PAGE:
Tuesday, 2 November 2010

Ask the question?

One of the recruitment newsletters I subscribe to is ‘Ask the Headhunter’ which is written by Nick Corcidilos (http://corcodilos.com/blog).  This week he discusses whether at interview you should explicitly ask for the job to clearly demonstrate your interest to the hiring manager.  Nick strongly believes that the answer is a resounding yes, essentially because most people aren’t entirely sure they want a job until they have heard much more about the position and company at the interview.  Therefore, at the end of the meeting you should let the interviewer know that you have made up your mind positively about the position.

I am not sure about this advice.  I appreciate that in some sales interviews it is standard for the jobseeker to ask whether the interviewer has any concerns so that they can then presumably overcome all objections whilst still in the interview.  However, can this more aggressive style really be successful in the sectors for which I recruit or will it actually put off hiring managers?   In fact, is it actually aggression at all or just that as we become adults we develop emotions such as embarrassment, pride and self-consciousness which prevent us from asking for what we want?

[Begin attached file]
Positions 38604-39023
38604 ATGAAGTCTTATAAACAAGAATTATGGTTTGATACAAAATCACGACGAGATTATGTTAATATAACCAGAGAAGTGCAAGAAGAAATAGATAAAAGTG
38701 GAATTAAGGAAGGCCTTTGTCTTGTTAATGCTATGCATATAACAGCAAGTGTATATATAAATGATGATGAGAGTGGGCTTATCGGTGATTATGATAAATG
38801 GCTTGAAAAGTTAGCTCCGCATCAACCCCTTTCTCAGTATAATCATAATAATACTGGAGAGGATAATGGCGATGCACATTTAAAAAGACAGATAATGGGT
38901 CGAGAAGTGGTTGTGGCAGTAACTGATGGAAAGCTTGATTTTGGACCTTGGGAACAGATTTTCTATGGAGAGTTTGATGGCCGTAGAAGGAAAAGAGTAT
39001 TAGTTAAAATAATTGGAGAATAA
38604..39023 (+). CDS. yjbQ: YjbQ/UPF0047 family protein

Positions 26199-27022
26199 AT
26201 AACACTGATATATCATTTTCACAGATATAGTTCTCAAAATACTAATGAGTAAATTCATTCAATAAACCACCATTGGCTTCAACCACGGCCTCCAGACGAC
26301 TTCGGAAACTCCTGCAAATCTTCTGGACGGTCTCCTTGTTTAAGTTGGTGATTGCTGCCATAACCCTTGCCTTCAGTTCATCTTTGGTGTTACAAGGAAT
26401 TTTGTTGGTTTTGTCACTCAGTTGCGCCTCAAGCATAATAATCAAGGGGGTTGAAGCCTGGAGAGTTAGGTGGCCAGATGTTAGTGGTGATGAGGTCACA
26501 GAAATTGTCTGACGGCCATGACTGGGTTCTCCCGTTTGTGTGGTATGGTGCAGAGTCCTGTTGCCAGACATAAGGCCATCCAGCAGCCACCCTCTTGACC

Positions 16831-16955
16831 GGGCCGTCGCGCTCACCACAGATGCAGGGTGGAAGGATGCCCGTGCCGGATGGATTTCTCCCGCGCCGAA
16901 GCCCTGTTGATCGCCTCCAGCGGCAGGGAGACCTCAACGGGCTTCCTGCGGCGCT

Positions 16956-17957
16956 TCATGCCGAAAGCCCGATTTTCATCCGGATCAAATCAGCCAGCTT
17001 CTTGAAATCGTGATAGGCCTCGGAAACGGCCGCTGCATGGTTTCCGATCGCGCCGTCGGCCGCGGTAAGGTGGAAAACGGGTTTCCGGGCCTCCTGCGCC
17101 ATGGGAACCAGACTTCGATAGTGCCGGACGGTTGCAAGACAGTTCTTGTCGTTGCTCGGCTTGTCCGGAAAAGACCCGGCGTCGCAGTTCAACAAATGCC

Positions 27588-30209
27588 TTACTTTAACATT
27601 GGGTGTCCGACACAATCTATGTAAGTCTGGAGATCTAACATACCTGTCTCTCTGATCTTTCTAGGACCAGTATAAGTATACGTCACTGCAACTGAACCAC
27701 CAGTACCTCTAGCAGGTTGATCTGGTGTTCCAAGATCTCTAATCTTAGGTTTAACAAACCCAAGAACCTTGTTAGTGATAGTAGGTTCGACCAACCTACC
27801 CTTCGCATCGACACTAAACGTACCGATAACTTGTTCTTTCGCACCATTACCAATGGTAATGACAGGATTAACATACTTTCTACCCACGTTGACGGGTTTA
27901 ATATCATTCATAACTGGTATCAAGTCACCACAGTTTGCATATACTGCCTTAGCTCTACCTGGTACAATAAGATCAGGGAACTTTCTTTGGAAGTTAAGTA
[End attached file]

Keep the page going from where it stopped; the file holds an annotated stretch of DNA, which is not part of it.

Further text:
Maybe in our sector there are other ways of making it clear that you are interested in the position without actually directly asking for the job.  For example, summarising what the company is looking for and how you have demonstrated this during the interview can make it easy for the interviewer to see how you clearly you fit the role – or is this just over-complication?   I would be interested to hear what has/hasn’t worked for you.

As an aside, I received an amusing CV this week from somebody in their late 20’s who felt it was important to record details of their paper round fourteen years ago, including (bizarrely) the name of the newsagent which was, I think, of paramount importance....Mind you, that is not quite as ‘hilarious’ as the person who sent me a CV through the post earlier this year in an envelope filled with confetti to ensure that their application stood out.  On my knees picking up confetti for ten minutes I admired this strategy greatly which is right up there with comedy email addresses –  in 2010 I have actually received job applications from ‘x-ratedstud@’ ,‘beer-monster86@’ and ‘sweatygirl72@’.  Why?!!!

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